Federal elections officials have fined Ted Cruz’s Senate campaign $35,000 for failing to report more than $1 million in bank loans he used to finance his successful long-shot race in Texas in 2012.
The penalty was part of a settlement reached by the Federal Election Commission and Mr. Cruz’s Senate campaign in February and disclosed in a letter this week from the commission to the Campaign Legal Center, a watchdog group that had filed a complaint over the unreported loans.
The fine comes more than three years after the loans were revealed by The New York Times in January 2016 and became a political issue for Mr. Cruz during the Republican presidential primary. The Times article showed how Mr. Cruz claimed to have liquidated his family’s wealth and put it into his 2012 campaign, when in fact he had borrowed money from Goldman Sachs and Citibank without disclosing it on campaign filings.
Mr. Cruz initially described his actions as a clerical oversight, saying he had disclosed the loans on a different set of reports, filed with the Senate, that detailed his personal income, assets and debts. But those reports did not explain what the loans were used for, and he failed to disclose them, as required, on filings with the election commission, which would have showed the $1,064,000 from the two banks was used for campaign purposes.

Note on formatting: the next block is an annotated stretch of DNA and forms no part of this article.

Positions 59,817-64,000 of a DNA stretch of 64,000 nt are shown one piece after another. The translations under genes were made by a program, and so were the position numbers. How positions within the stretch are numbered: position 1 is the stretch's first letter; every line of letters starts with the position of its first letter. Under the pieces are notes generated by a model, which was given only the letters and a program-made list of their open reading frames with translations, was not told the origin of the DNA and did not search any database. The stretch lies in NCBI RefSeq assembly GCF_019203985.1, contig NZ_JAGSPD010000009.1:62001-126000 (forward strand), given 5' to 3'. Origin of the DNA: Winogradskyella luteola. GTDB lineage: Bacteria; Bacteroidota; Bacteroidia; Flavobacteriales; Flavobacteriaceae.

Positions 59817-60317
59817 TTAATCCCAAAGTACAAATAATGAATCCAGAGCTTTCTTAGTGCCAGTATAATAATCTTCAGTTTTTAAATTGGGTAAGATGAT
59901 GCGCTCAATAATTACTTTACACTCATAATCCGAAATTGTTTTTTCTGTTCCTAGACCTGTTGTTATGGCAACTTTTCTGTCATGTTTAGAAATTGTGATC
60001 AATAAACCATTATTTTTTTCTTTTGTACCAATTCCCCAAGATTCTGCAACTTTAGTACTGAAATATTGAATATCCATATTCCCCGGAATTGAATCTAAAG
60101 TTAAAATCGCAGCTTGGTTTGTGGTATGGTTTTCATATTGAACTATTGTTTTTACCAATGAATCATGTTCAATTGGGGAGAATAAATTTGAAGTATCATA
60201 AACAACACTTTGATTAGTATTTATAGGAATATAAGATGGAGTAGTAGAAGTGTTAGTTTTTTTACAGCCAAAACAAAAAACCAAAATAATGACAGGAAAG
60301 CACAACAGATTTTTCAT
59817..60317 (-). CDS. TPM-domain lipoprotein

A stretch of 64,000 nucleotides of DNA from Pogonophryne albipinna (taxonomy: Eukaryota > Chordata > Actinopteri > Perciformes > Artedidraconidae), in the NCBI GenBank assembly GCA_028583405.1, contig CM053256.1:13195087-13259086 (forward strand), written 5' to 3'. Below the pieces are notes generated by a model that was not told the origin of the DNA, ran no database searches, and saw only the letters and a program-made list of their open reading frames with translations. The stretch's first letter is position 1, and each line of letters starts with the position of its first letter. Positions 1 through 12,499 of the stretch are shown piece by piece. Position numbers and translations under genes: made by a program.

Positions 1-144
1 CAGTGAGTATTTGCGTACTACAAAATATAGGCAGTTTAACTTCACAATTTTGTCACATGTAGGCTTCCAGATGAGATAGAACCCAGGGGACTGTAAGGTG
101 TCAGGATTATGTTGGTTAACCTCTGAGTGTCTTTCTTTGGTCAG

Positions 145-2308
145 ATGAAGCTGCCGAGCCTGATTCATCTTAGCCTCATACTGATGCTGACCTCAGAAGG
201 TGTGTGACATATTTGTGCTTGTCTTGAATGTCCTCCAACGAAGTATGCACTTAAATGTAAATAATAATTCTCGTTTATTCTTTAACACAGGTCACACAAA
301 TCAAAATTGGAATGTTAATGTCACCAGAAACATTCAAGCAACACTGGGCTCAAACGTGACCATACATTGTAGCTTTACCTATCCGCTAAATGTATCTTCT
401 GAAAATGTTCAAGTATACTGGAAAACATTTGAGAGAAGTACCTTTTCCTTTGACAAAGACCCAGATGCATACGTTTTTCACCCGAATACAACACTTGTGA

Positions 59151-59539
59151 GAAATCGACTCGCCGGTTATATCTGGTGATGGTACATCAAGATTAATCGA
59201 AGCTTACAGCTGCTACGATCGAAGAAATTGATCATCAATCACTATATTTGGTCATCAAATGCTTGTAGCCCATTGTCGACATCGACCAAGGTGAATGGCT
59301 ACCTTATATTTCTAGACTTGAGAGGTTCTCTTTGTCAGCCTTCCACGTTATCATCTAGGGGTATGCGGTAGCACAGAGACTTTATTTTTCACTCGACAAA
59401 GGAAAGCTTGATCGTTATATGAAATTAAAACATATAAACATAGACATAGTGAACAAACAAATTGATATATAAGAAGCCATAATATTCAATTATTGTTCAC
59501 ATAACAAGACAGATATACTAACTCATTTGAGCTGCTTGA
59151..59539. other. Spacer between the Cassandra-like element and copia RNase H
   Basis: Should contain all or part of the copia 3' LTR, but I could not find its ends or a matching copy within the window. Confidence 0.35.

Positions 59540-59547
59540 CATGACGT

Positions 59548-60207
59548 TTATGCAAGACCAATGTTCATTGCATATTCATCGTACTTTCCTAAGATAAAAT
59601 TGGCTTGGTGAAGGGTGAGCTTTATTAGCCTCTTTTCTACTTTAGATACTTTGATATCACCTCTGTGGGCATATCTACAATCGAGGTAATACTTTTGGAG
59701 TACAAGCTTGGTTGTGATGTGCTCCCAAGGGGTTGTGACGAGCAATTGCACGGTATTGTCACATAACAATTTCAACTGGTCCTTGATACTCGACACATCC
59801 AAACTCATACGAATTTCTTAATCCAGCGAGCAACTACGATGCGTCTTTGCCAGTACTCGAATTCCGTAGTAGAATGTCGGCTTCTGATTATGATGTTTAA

On Friday, the Cruz campaign issued a statement adhering to its earlier explanation of how the loans were handled.
“As has repeatedly been reported, the loans were public at the time and fully disclosed on Senate ethics disclosures, but they weren’t reported correctly on the FEC forms,” the campaign said in a statement. “This agreed settlement resolves that filing mistake once and for all.”
During the Republican primary in 2016, Donald J. Trump, a candidate at the time, used the issue to taunt Mr. Cruz, saying Goldman Sachs had “total control” over him and calling the failure to report the loans “a very big thing.”
President Trump now has his own campaign finance problems, having been accused of arranging to pay off an adult film star, who claimed she had an affair with him, shortly before the November 2016 election. Federal prosecutors have described the transactions as a violation of campaign finance laws.
In Mr. Cruz’s case, the Campaign Legal Center filed its complaint in January 2016 in response to the article in The Times. A year later, the election commission, in a rare unanimous vote, accepted the conclusions of its staff that Mr. Cruz’s campaign had not complied with the law.
Tara Malloy, a senior director at the legal center, said that Mr. Cruz’s failure to properly report his loans meant that in “the homestretch of a high-profile election, voters were misled about Cruz’s personal and campaign finances.”
“Candidates should take seriously their legal requirement to disclose where their campaign money comes from,” she said.